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Topics - moconnor8

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other lumpley games / [DitV] Hidden PC Traits
« on: July 03, 2016, 06:02:13 PM »
My rpg group just started our first Dogs in the Vineyard campaign yesterday and all goes well so far, except for a disagreement between myself (GM) and one of the players about how Traits work.  He started to write up his Dog, and when it came to traits, his first pick was "2d8, Sadistic".  I said "Hmm, that's your biggest Trait die, so this is a really important part of your character. Is this a source of inner conflict for your her?  She is committed to being pious but takes pleasure in hurting or humiliating people?"  He said it wasn't.   He figures his character isn't aware that she's sadistic, so she's not conflicted about it.  Then I asked him what might happen during the initiation to the Dogs, when one of the teachers catches wind of her sadism?  He said he's sure no one will ever find out.  in fact, because he's all the more effective at doling out violence, the Faith would probably see his effectiveness as an asset for a Dog without examining its nature.  The other players were pretty split about this.  We got side-tracked for maybe half an hour with a conversation about sadism in religion and socially-sanctioned violence.  Another time, it might have been interesting but it really threw off our character creation momentum.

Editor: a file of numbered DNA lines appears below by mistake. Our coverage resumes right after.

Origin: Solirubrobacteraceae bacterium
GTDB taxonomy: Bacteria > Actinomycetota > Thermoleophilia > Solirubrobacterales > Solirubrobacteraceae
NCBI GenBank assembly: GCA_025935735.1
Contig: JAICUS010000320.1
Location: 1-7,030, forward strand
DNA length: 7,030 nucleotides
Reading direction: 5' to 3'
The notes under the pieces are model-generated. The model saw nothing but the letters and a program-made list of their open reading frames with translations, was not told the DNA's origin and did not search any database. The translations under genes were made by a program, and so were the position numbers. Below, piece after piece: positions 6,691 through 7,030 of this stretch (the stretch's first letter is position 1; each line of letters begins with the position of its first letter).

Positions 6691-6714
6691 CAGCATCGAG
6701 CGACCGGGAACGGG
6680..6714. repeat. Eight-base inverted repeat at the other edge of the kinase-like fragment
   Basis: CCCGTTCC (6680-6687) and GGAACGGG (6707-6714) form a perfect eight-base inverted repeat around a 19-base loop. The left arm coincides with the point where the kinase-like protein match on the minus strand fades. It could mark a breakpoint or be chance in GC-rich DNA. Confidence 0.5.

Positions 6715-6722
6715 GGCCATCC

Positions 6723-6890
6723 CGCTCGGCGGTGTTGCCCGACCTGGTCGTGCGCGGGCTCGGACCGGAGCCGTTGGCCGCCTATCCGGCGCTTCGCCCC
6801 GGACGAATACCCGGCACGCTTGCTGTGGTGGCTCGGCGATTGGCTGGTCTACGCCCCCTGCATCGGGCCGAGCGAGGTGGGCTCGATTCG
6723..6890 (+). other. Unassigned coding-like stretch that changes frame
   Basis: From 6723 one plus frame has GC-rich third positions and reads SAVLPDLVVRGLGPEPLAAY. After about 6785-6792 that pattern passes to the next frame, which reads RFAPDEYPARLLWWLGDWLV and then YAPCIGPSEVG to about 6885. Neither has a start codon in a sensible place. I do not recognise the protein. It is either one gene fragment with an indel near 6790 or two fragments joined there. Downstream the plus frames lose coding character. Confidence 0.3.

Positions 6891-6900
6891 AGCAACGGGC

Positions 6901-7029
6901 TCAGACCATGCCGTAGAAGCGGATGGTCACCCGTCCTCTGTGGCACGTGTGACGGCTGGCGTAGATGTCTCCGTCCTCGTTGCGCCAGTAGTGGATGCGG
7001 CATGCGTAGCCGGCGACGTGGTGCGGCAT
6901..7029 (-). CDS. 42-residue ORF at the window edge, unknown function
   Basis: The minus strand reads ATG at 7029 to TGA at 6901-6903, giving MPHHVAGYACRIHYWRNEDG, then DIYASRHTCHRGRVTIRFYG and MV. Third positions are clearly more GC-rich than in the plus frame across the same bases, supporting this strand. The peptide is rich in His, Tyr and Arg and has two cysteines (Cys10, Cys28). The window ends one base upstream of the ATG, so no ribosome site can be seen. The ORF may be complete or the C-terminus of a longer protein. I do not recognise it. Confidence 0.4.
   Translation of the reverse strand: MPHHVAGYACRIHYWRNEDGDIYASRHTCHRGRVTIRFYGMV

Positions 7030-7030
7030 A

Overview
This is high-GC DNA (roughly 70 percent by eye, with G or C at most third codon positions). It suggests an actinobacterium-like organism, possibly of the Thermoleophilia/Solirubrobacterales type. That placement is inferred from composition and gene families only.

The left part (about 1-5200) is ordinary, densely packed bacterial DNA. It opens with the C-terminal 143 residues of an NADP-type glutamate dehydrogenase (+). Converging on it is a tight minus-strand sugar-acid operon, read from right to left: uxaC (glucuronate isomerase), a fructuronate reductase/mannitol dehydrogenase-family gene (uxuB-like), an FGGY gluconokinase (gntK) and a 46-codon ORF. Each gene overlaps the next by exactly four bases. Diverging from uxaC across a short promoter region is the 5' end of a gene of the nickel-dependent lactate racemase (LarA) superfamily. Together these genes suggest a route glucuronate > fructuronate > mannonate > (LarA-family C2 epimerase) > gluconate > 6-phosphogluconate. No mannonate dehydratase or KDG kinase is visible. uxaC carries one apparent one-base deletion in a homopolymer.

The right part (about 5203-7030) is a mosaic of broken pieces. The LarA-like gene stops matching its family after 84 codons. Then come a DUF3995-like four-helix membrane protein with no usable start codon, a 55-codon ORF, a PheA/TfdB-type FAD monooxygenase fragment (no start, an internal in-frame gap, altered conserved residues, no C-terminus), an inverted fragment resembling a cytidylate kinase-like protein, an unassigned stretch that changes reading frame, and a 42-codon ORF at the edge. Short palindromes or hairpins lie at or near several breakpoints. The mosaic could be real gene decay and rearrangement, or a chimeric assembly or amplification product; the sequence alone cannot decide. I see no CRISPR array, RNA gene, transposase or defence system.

So I guess my questions are:
1. Can a Dog have a starting Trait that is considered sinful in our setting?  To me: I'm good in a fight is a good starting trait, but I like to hurt people is not.  Similarly, another PC was raised by a wealthy family.  It just wouldn't seem right to me for his highest trait to be I am Greedy.  After character creation, I know I'm not in a position to judge the Dogs, but I do disagree that this PC would clear initiation as the player described him.
2. Are Traits somethings that NPCs can always see, or can there be a 'hidden' or covert trait like this one? I have been thinking that the NPCs respond to PCs based on both their decisions and their traits.  The small town sheriff might trust the upper-class Dog less, but the college-educated steward might be happy to find someone to relate to.  I'm also worried about this Sadistic trait being used in every single conflict, from verbal humiliation to gunfighting, especially if the player thinks there won't be any fallout from this hidden motivation.

Anyone have guidance in this question?

[Edit: Breaking up what is really two distinct questions.]

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